Projects requiring such assessments include:
- Developing a new mine or expanding an existing one
- Building a new power plant
- Extending an LNG pipeline
- Building a new transmission line
An environmental assessment (EA) is used to predict environmental effects of a proposed development before it is carried out. The key objectives are to:
- Identify the project’s potential environmental effects.
- Propose measures to mitigate any adverse effects.
- Predict whether or not there will be significant adverse effects, after implementing mitigation measures.
- Introduce a monitoring or follow-up program to check the accuracy of the environmental assessment and effectiveness of mitigation measures
A critical component of the EA process is identifying suitable mitigation for any related negative impacts. This applies to impacts on the physical or socio-economic environment and may apply to any environmental component, whether aquatic, terrestrial or social.
Mitigation measures might be necessary in the following cases:
- Developing, operating or maintaining hydroelectric installations because of changes to water flow or levels that can have an impact on fish and their habitat
- Installing a settling pond or effluent outfall for a mine
- Smaller projects, such as a pipeline water crossing or placing an intake for a pump house
When negative impacts occur on land, measures will be needed to mitigate impacts to wildlife and wildlife habitat caused by clearing vegetation to accommodate project components. Rare, at-risk plant species and terrestrial species must also be protected.
Mitigation measures may be needed to alleviate socio-economic impacts such as:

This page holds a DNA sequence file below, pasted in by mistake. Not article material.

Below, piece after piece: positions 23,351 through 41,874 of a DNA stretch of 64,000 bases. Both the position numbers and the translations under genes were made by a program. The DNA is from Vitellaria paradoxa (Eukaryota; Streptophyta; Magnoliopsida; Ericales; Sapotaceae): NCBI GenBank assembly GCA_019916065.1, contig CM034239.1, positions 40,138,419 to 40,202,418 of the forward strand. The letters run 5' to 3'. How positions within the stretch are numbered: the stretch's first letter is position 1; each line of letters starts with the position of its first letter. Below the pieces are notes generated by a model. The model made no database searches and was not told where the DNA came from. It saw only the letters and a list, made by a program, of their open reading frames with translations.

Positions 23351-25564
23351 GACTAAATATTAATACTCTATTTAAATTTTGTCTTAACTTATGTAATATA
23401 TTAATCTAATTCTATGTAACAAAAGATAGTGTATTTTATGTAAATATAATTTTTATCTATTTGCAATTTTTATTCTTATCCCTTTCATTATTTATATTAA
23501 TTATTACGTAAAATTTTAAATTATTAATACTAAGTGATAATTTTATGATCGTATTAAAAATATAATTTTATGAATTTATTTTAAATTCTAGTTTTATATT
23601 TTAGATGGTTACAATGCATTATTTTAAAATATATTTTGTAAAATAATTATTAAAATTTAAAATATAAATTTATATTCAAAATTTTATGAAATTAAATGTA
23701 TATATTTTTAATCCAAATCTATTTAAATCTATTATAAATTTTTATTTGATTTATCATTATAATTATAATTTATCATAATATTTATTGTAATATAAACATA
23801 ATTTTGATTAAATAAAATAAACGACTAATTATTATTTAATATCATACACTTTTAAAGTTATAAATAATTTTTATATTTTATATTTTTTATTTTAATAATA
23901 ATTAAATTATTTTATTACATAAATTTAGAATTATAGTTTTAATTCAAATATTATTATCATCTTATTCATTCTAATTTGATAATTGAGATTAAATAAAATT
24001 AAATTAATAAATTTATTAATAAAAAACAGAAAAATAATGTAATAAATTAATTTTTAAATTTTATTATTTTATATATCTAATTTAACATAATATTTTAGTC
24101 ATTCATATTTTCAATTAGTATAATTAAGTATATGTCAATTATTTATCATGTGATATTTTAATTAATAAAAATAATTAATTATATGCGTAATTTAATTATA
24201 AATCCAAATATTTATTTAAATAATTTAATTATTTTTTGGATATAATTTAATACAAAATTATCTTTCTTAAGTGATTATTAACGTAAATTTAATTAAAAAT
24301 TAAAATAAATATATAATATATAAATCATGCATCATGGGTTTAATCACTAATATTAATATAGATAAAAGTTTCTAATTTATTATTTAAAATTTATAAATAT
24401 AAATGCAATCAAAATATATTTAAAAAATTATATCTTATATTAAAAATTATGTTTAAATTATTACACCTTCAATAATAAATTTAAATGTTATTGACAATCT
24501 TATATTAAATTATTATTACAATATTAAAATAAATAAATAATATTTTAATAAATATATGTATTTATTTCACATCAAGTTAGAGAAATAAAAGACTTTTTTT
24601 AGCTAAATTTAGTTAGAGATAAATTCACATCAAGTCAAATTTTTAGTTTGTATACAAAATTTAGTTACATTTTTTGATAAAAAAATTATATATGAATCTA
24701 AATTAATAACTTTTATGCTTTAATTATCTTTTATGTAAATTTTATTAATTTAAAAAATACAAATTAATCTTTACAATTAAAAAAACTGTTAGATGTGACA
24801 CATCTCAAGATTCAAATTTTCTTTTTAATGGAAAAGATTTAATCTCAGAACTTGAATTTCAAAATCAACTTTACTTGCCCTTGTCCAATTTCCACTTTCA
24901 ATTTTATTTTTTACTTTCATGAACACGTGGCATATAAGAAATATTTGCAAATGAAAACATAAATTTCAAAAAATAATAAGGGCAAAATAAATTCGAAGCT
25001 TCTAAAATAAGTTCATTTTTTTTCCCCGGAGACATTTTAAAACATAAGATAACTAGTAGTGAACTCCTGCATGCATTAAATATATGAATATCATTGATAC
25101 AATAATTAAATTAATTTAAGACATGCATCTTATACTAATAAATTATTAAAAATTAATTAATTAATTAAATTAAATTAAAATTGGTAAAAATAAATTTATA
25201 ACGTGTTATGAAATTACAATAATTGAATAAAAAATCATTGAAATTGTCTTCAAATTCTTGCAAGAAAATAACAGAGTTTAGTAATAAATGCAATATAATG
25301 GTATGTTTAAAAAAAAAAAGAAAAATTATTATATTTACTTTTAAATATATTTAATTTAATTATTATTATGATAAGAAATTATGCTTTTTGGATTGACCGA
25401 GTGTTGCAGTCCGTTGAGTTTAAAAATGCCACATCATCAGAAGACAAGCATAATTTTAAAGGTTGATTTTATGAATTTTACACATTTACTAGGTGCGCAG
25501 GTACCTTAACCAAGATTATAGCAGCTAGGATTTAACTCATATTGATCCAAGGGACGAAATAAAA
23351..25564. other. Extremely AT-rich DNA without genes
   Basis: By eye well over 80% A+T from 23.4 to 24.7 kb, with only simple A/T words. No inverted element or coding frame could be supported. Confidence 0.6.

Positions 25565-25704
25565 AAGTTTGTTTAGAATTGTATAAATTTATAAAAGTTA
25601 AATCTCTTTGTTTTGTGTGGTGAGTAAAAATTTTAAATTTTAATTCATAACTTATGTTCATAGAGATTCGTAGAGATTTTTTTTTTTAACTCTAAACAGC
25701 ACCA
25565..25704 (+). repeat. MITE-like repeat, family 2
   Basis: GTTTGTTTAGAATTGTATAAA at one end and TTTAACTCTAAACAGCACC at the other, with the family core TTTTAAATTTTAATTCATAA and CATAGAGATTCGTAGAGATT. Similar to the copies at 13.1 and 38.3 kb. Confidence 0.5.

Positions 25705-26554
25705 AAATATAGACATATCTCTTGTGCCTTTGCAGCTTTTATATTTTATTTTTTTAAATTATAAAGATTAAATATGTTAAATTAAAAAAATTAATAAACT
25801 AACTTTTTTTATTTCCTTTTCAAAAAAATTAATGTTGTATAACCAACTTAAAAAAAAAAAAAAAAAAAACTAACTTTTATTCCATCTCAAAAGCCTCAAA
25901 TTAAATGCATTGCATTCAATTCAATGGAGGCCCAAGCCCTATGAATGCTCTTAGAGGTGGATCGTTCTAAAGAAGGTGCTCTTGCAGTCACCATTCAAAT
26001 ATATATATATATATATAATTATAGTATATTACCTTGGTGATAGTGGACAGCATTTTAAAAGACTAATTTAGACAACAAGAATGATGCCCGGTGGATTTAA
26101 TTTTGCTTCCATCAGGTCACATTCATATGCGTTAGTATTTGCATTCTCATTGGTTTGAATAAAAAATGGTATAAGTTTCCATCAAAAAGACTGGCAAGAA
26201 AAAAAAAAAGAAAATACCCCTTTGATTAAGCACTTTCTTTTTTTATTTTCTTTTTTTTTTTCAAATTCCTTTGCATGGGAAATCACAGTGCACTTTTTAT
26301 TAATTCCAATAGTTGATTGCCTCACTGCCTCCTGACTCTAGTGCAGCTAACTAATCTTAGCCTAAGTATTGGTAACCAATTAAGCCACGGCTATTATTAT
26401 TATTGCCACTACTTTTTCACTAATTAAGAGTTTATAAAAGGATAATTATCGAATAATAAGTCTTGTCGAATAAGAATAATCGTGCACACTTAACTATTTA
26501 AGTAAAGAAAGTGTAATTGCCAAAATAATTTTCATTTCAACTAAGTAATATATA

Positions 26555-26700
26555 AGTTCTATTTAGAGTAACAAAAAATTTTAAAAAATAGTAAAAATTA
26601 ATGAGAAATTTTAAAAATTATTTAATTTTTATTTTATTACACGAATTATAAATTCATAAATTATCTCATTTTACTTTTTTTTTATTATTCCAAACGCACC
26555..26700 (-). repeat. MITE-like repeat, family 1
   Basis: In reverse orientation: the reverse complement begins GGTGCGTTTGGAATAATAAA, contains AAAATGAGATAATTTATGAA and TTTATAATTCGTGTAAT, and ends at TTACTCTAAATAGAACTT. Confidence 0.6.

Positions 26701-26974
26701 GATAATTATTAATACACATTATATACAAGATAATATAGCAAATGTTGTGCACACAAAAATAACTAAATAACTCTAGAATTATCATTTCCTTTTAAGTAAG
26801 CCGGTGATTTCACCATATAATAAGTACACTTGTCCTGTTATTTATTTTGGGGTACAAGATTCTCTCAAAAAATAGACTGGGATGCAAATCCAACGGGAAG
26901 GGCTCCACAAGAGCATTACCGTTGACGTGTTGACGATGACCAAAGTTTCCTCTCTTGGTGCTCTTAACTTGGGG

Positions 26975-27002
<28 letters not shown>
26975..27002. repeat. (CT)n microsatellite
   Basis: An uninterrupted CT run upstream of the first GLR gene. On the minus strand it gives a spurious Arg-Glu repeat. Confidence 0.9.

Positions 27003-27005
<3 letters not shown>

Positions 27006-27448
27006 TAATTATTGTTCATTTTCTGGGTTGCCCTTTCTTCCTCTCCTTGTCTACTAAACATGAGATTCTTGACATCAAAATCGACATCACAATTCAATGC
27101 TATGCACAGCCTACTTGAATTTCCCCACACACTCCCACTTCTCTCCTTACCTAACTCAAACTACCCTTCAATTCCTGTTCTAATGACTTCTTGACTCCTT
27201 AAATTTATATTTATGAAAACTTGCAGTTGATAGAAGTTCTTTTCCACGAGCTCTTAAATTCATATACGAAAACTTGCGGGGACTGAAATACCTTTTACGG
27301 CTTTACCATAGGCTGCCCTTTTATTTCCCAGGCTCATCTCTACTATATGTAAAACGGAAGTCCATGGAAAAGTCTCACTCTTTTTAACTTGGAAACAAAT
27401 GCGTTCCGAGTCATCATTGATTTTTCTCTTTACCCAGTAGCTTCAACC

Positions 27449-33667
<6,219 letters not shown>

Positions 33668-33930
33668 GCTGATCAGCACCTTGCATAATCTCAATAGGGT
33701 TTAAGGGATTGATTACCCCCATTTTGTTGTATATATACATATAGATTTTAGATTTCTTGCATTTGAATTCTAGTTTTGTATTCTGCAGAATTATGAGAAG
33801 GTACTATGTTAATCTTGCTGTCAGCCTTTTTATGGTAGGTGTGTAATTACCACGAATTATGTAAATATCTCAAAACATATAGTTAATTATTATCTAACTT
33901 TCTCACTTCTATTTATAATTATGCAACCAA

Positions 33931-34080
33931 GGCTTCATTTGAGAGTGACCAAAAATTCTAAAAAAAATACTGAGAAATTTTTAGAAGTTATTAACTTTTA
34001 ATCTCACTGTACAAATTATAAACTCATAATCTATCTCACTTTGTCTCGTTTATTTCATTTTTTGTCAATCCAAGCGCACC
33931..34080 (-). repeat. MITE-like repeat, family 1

- Revenue losses for businesses with restricted access during construction
- Loss of a location’s recreational use due to project components
- Impacts to archaeological sites or Indigenous traditional use and sacred sites
In some cases, mitigation may be incorporated into process design (up-front mitigation). An example would be a scrubber or a wastewater treatment system (part of the process design). In other cases, mitigation measures will be separate from the process because they can be implemented in a different location. An example of this would be the construction of new fish habitat to replace existing areas that may be lost or impaired by the development of a hydro facility.
In order to be effective, mitigation should be preceded by the collection of adequate baseline data and proper assessment of environmental impacts associated with the project. Effective mitigation should:
- Address specific impacts (not be arbitrary).
- Be practical (technically and financially feasible).
- Be properly developed, designed and implemented.
- Be agreed upon with regulatory bodies and possibly other interested parties.
- Be measurable; this is the only way you can know if it is actually effective.
Mitigation measures reached in agreement with regulatory agencies will typically be included as conditions in project permits, approvals or authorizations.
Benefits of effective mitigation measures include:
- Reduction or elimination of environmental impacts caused by the project
- More timely receipt of permits and approvals
- A lower risk of non-compliance penalties or lawsuits, which can be costly
- Social licensing
Here at BBA, we have environmental and engineering experts with years of experience designing, developing and implementing effective mitigation measures in the energy, mining and oil and gas sectors. Contact us to see how BBA can help you with your next mitigation challenge.